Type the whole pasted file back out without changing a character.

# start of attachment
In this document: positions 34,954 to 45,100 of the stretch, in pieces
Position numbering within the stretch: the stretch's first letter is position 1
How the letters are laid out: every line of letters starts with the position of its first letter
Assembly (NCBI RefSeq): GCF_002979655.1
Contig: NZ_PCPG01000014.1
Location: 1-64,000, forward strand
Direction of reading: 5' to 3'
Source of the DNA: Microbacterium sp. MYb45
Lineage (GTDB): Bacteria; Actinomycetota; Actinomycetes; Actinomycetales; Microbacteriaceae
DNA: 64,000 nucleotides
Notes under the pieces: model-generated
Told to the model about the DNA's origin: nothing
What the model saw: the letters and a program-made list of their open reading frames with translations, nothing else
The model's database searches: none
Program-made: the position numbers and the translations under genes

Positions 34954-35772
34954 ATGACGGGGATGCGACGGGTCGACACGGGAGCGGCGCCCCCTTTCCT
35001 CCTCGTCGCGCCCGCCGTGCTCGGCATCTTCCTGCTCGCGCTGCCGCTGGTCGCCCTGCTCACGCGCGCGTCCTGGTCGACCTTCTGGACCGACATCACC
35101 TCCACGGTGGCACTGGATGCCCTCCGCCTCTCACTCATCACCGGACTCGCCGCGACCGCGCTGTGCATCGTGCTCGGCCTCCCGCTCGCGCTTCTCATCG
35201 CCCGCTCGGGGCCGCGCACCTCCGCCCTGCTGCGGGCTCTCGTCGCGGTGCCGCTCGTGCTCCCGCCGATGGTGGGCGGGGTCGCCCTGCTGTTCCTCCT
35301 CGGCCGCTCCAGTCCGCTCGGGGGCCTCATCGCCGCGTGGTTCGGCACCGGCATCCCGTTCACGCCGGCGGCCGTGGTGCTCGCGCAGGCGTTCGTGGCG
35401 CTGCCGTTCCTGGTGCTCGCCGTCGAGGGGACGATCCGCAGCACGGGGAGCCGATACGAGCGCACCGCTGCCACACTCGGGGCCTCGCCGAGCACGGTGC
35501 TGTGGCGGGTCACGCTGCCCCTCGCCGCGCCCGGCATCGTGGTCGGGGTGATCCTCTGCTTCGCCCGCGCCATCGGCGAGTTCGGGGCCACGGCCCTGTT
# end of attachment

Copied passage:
In this document: positions 34,954 to 45,100 of the stretch, in pieces
Position numbering within the stretch: the stretch's first letter is position 1
How the letters are laid out: every line of letters starts with the position of its first letter
Assembly (NCBI RefSeq): GCF_002979655.1
Contig: NZ_PCPG01000014.1
Location: 1-64,000, forward strand
Direction of reading: 5' to 3'
Source of the DNA: Microbacterium sp. MYb45
Lineage (GTDB): Bacteria; Actinomycetota; Actinomycetes; Actinomycetales; Microbacteriaceae
DNA: 64,000 nucleotides
Notes under the pieces: model-generated
Told to the model about the DNA's origin: nothing
What the model saw: the letters and a program-made list of their open reading frames with translations, nothing else
The model's database searches: none
Program-made: the position numbers and the translations under genes

Positions 34954-35772
34954 ATGACGGGGATGCGACGGGTCGACACGGGAGCGGCGCCCCCTTTCCT
35001 CCTCGTCGCGCCCGCCGTGCTCGGCATCTTCCTGCTCGCGCTGCCGCTGGTCGCCCTGCTCACGCGCGCGTCCTGGTCGACCTTCTGGACCGACATCACC
35101 TCCACGGTGGCACTGGATGCCCTCCGCCTCTCACTCATCACCGGACTCGCCGCGACCGCGCTGTGCATCGTGCTCGGCCTCCCGCTCGCGCTTCTCATCG
35201 CCCGCTCGGGGCCGCGCACCTCCGCCCTGCTGCGGGCTCTCGTCGCGGTGCCGCTCGTGCTCCCGCCGATGGTGGGCGGGGTCGCCCTGCTGTTCCTCCT
35301 CGGCCGCTCCAGTCCGCTCGGGGGCCTCATCGCCGCGTGGTTCGGCACCGGCATCCCGTTCACGCCGGCGGCCGTGGTGCTCGCGCAGGCGTTCGTGGCG
35401 CTGCCGTTCCTGGTGCTCGCCGTCGAGGGGACGATCCGCAGCACGGGGAGCCGATACGAGCGCACCGCTGCCACACTCGGGGCCTCGCCGAGCACGGTGC
35501 TGTGGCGGGTCACGCTGCCCCTCGCCGCGCCCGGCATCGTGGTCGGGGTGATCCTCTGCTTCGCCCGCGCCATCGGCGAGTTCGGGGCCACGGCCCTGTT